In I2C, why SCK and SDA should be open drain? What will happen if they are not open drain. I am trying to implement I2C communication using bit banging. Should I enable Open drain circuitry of GPIO pins for SCk and SDA? I am asking this may be because I dont know about open drain logic.


I²C is not a strict master-slave protocol (although your circuit might use it this way), but allows multiple masters, and allows slaves to delay transactions by clock stretching.

This means that multiple devices can drive the same signal line at the same time. And if two devices try to drive different levels, the result would be bus contention, which would not only make the actual level undefined, but also would form a short between VCC and GND which could burn out the output transistors of these devices.

In an open-drain system, if one device pulls the bus low while another device lets it float high, the result is a low signal. This is used by the I²C protocol to detect conflicts in a multi-master system, and to let the master detect when a slave pulls the clock low to delay it.

If you have only a single master, and if your slaves do not support clock stretching, you can use a push/pull output for the clock line. But the data line is written and read in the same transaction, so you must never actively drive it to the high level.

  • \$\begingroup\$ if there is only slave on the bus, then also is it required to be open drain? Is Open drain only for resolving the bus contention? \$\endgroup\$ – xyz101 Feb 18 '17 at 18:59
  • \$\begingroup\$ The master controls SCL, but as far as SDA is concerned, reading and writing work symmetrically, so master and slave must be implemented in the same way. \$\endgroup\$ – CL. Feb 18 '17 at 21:03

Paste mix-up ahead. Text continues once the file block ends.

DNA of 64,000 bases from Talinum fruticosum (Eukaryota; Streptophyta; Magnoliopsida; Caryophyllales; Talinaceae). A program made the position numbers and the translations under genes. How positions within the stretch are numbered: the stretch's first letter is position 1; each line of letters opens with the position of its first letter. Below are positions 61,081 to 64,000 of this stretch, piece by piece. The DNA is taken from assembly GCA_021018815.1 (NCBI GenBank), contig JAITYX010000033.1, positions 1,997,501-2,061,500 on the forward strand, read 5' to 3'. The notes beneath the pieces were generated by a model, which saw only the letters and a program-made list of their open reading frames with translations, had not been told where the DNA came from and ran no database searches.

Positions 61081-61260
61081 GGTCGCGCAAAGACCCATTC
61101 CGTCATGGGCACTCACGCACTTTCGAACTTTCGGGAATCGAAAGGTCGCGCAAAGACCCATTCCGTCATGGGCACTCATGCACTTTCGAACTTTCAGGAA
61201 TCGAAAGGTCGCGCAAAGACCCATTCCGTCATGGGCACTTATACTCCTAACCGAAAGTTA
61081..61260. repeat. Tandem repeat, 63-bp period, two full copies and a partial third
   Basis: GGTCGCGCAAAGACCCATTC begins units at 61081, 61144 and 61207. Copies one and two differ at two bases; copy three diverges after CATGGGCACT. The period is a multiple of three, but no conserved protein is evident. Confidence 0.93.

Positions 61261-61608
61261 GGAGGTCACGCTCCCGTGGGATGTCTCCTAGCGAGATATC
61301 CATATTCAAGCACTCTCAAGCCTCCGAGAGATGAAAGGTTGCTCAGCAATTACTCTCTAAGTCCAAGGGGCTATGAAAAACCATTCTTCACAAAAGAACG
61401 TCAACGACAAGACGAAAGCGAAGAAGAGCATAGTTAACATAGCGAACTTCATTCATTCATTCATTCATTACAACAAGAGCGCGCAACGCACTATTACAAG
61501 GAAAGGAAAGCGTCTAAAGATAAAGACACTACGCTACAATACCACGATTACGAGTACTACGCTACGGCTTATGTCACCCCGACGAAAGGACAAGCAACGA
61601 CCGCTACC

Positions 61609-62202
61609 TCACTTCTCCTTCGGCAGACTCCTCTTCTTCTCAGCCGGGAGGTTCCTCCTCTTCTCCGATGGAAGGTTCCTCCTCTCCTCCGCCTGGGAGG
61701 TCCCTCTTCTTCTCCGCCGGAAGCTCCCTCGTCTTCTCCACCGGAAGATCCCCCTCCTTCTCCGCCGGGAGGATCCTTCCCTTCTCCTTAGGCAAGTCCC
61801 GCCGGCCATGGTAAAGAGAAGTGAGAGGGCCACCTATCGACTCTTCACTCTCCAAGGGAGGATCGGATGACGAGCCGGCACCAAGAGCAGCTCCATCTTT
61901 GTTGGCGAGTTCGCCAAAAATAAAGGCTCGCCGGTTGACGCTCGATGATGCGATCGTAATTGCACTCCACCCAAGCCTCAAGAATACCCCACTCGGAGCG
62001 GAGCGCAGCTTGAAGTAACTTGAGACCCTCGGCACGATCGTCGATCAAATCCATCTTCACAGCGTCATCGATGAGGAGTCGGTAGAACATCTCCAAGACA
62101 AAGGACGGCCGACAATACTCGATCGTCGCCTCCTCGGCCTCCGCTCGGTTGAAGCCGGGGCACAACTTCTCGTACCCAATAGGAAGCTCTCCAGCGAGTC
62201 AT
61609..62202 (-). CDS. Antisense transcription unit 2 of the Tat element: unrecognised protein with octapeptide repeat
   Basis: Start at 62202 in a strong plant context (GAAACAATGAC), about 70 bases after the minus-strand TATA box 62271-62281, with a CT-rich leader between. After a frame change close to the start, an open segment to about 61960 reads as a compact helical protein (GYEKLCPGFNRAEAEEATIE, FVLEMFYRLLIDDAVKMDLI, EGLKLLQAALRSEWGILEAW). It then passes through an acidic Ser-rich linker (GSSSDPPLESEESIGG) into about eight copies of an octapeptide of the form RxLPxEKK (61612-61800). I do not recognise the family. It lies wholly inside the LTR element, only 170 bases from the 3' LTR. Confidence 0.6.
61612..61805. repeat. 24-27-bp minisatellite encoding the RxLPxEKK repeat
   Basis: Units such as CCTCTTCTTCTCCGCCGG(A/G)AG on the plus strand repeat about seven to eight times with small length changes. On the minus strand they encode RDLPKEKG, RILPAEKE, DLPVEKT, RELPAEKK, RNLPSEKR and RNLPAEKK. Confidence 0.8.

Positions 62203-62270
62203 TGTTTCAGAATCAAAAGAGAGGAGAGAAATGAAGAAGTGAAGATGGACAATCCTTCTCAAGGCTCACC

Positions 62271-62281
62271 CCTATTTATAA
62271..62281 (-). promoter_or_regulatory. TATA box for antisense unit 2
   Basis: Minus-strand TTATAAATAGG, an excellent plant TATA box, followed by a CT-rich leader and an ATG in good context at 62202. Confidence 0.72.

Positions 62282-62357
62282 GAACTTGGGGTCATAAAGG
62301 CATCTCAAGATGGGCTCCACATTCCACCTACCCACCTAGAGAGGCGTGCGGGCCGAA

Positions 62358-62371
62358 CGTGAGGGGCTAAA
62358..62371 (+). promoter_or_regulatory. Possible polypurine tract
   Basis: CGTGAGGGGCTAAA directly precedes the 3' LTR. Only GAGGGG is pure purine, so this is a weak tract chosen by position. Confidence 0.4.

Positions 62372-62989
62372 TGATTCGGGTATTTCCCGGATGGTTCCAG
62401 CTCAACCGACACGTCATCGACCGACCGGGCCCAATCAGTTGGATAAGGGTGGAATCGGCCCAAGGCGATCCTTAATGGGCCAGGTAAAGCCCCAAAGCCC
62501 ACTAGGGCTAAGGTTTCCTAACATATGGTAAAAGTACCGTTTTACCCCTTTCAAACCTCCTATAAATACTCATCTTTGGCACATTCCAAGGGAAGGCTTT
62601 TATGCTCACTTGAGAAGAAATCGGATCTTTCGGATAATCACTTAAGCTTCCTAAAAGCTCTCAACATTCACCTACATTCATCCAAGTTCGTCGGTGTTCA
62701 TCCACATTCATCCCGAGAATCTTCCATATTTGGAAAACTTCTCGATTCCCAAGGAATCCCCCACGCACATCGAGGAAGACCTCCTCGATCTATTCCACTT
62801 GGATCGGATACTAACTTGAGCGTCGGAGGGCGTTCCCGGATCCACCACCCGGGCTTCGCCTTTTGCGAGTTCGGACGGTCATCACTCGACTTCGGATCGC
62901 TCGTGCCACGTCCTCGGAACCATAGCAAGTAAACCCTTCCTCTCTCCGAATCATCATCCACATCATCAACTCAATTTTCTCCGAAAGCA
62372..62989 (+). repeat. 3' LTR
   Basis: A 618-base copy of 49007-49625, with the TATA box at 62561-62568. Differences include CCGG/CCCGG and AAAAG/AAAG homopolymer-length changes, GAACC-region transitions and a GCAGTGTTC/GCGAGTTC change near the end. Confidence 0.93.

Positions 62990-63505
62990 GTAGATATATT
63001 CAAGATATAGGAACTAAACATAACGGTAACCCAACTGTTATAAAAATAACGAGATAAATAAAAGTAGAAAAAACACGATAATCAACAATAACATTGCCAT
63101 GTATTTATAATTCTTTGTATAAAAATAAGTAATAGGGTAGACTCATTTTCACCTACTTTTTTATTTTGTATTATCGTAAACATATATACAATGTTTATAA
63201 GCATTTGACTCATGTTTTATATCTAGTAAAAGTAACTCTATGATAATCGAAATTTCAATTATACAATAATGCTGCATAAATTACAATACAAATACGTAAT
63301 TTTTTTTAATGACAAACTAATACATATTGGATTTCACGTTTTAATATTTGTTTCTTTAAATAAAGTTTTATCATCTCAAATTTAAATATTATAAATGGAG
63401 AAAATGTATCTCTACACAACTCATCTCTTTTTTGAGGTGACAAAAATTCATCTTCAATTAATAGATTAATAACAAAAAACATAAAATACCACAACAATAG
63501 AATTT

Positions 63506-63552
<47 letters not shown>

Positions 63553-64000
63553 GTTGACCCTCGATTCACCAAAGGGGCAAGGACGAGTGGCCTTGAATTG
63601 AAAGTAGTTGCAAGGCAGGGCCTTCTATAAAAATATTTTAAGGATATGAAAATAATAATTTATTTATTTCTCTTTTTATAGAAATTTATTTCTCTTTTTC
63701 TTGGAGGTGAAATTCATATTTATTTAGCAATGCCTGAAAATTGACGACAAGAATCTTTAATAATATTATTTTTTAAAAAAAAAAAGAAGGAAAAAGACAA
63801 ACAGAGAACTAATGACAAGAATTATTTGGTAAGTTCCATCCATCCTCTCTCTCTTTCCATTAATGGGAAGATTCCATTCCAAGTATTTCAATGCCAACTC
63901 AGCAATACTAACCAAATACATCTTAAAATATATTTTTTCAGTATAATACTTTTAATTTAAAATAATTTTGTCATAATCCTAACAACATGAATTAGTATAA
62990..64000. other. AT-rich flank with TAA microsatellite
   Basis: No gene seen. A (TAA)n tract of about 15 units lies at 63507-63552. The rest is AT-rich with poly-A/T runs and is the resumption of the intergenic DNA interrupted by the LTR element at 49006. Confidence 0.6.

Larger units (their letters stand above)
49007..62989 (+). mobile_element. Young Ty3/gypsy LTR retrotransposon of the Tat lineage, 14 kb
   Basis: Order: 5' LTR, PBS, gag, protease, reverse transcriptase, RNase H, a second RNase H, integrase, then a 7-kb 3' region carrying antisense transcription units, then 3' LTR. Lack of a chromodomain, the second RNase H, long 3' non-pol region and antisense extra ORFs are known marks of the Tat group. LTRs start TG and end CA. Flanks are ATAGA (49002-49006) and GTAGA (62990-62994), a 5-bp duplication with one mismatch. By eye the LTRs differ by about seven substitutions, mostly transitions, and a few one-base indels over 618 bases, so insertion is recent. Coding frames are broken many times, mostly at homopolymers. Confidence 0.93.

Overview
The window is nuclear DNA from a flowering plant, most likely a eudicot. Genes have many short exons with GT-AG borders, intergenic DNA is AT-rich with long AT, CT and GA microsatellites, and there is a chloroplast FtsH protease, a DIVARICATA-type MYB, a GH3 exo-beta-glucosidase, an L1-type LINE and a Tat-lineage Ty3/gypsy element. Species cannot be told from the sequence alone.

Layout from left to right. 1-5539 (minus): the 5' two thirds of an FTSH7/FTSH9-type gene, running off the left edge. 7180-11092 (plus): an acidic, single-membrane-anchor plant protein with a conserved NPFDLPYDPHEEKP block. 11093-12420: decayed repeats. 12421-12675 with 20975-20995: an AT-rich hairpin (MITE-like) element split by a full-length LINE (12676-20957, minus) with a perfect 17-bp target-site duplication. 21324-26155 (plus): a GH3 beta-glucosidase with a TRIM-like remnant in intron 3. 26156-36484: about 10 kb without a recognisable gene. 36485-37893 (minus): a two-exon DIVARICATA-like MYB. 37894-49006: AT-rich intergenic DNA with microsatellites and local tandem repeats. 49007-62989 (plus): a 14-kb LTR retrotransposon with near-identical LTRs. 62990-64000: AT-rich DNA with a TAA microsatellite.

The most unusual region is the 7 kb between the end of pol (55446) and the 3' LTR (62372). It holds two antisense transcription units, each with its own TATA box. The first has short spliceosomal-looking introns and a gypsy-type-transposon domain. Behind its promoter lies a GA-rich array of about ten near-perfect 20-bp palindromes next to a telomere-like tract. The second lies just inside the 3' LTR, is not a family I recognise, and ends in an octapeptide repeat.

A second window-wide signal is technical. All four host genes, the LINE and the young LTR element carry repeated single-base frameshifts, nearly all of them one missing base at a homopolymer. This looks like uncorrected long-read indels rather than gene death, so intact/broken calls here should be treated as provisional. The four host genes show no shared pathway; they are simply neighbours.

• \$\begingroup\$ But is it required, if I2C is implemented using bitbanging, with one slave.As the master knows, when it should release the bus for slave to reply. \$\endgroup\$ – xyz101 Feb 19 '17 at 16:48
  • \$\begingroup\$ How do you ensure that the slave does not drive the line low while you are driving it high? \$\endgroup\$ – CL. Feb 19 '17 at 17:18
  • \$\begingroup\$ Because, master knows on the 9th cycle bus should be released and master also knows when slave is ready to send the data. There's no clock streching. A simple I2C implementation is being thought \$\endgroup\$ – xyz101 Feb 19 '17 at 17:30

Use op open-drain outputs on I2C devices is required to avoid bus contention. Any device must be able to try to transmit at any time without the risk of damaging itself or other parts. Another requirement is the external pull-up resistors (typically 4.7k). A device would check that the data line is high before using the bus. If two more more devices try to transmit by making the data line outputs, but they are both open drain, no damage can happen, only incorrect data.

  • \$\begingroup\$ how does open drain output actually cause the bus to be low, if one is driving the bus HIGH and the other is driving the bus LOW? \$\endgroup\$ – xyz101 Feb 18 '17 at 19:02
  • \$\begingroup\$ It can't be driven high if the output is open-drain, that's the point. it can only be driven low. The resistor is there to pull the line high when none of the outputs are holding the line low. Even if there is only one slave on the bus, usually you still need open-drain outputs, because sometimes the slave will need to respond to the master. If you are doing this purely by bit banging, you might be able to do it without open-drain outputs, but I2C is not nearly as straightforward as something like bit-banging UART or SPI. \$\endgroup\$ – AngeloQ Feb 18 '17 at 19:56

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